Numerous people went out of their way to be helpful to us. At the Thanksgiving Parade Patricia met two sisters from Long Island who invited us to their home for Thanksgiving dinner. We would have gone, too, except that our dinner plans had already been made. I just don’t see that happening at the Rose Parade.

THE METROPOLITAN OPERA I have a list of “Things to do before I check out.” Many of these things are in New York and every time we go I check off one or more. This time, I fulfilled a life long dream by attending the Metropolitan Opera at the Lincoln Center. As it happened, “La Boheme” was being performed on the Wednesday evening before Thanksgiving. The tickets weren’t cheap ($150 or more), but it’s a “Must Do”

There are seven balconies in the Lincoln Center and there wasn’t an empty seat. We were in the 3rd Row (not a preferred seat because it’s “too close”), but the seat directly in front of us was occupied by Italian singing star Andrea Bocelli. The 2nd act of La Boheme involves more than 200 people on stage, all in costume and all singing. Boceli’s wife sat next to him and whispered in his ear the whole time – presumably describing the action on stage as, I think everyone knows, Bocelli is blind. When the 2nd act concluded Bocelli and his wife left their seats and the lady sitting next to me asked if I had a pen because she intended to ask Bocelli for his autograph when he returned for the 3rd act. But, to her dismay Bocelli didn’t return. I was glad, though, as I wasn’t anxious to be around when someone asked a blind man for his autograph.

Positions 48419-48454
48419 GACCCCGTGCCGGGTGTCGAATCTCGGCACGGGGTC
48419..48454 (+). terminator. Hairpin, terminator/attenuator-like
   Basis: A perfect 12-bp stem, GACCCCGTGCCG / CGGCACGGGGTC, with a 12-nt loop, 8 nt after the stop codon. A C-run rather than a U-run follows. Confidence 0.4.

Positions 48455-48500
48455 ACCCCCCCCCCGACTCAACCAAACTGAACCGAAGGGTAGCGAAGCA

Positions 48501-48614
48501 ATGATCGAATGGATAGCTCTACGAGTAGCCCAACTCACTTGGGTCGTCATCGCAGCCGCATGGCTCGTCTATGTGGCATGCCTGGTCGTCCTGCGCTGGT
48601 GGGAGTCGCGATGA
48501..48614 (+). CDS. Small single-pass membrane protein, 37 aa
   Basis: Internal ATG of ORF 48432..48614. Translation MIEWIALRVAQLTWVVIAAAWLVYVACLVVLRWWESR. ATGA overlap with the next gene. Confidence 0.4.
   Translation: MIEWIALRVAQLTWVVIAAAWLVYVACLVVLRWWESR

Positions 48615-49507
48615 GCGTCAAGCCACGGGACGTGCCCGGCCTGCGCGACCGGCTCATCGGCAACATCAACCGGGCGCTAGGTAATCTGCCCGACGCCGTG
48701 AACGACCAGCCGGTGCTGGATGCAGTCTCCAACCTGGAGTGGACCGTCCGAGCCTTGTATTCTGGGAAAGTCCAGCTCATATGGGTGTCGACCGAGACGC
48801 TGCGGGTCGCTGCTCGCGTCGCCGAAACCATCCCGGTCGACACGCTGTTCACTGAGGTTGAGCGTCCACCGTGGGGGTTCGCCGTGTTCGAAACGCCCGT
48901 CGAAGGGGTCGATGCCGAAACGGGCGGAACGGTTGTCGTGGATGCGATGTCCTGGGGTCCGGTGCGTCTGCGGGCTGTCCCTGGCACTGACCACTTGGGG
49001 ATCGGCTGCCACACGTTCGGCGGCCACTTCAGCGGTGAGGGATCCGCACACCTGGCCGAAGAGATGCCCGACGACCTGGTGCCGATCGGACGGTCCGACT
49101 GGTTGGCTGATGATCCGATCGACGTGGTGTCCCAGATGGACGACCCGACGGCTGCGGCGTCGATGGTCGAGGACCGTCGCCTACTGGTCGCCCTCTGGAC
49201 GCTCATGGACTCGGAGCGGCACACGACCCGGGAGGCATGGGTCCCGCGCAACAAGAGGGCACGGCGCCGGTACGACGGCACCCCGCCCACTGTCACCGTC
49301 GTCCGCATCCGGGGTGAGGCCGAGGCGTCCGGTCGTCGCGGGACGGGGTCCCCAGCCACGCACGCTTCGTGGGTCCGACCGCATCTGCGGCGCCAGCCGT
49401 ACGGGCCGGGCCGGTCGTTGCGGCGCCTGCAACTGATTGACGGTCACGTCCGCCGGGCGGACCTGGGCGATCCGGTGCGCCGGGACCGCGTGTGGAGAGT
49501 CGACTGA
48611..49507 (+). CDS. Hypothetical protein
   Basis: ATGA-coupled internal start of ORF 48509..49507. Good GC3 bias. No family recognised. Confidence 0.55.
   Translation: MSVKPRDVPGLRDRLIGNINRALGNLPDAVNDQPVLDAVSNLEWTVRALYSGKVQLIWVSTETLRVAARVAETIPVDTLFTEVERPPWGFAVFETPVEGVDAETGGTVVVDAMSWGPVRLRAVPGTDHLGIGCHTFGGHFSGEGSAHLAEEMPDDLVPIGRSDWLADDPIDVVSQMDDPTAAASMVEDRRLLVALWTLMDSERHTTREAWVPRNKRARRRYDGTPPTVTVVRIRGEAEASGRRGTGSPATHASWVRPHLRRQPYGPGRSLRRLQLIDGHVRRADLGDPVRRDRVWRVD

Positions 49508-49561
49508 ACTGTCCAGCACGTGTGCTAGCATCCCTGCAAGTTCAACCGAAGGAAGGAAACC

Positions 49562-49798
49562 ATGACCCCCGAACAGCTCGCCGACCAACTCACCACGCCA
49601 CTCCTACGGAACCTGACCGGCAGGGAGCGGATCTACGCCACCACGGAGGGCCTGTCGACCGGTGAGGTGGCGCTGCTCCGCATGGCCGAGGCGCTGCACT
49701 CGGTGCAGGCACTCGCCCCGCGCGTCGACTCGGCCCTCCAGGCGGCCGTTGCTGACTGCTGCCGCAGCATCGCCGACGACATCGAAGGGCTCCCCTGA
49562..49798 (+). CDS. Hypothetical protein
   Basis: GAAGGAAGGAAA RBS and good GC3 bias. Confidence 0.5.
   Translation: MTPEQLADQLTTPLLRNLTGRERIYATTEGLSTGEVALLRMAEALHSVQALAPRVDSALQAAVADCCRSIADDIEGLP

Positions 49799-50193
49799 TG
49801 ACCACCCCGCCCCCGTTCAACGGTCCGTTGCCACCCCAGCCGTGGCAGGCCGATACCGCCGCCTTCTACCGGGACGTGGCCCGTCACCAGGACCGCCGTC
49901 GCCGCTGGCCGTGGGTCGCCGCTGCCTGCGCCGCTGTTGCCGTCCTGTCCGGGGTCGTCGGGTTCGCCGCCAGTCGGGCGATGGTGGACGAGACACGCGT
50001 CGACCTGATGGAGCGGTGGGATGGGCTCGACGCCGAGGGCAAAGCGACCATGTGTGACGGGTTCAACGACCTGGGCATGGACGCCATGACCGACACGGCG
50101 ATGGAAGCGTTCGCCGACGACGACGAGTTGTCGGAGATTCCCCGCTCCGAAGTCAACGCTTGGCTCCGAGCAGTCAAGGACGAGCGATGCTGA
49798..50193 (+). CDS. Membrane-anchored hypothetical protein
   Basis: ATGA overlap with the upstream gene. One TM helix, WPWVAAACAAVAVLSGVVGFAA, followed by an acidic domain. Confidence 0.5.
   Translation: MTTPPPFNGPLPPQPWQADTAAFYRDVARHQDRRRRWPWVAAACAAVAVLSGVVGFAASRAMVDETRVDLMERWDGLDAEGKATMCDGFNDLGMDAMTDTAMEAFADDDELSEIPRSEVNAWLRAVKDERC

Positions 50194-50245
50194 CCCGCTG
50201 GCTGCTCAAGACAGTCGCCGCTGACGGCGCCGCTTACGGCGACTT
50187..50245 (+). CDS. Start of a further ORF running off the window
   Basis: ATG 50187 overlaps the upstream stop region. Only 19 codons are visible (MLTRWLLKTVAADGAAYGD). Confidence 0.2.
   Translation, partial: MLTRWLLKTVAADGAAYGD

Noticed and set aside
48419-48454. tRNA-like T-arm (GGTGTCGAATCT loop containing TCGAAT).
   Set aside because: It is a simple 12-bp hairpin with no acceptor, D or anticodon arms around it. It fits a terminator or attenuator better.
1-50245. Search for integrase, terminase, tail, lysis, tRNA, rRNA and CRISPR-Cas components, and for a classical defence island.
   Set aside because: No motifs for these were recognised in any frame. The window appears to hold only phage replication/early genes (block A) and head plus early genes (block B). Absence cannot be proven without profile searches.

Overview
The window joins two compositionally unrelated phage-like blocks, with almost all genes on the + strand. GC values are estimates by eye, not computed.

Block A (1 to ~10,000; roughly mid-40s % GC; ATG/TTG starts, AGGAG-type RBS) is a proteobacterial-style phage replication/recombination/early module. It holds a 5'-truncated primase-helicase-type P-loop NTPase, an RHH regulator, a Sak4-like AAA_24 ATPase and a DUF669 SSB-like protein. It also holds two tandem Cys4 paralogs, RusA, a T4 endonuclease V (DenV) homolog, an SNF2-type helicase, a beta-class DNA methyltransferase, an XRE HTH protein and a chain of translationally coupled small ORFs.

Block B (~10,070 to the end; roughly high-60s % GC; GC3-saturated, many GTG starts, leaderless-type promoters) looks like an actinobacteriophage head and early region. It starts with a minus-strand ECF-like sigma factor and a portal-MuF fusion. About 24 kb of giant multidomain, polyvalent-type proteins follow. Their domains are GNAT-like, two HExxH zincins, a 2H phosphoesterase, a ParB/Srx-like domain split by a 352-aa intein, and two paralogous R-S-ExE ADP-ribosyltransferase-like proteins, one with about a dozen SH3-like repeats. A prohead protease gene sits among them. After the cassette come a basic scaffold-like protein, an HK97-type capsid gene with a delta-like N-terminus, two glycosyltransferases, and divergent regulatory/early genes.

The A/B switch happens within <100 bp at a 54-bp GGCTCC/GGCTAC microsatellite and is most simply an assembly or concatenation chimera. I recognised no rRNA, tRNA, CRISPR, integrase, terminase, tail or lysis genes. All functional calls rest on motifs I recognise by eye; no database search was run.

The Opera was the best I had ever seen. Fabulous!!

THE MACY’S THANKSGIVING DAY PARADE Rain was forecast for New York on Thanksgiving, but while it was cold and blustery the rain held off until the afternoon. This parade is unique because of the huge helium filled balloons representing different cartoon and childhood book characters. So, the biggest concern for the planners isn’t rain, it’s wind. Each balloon is prevented from escaping by dozens of tether-holders marching underneath.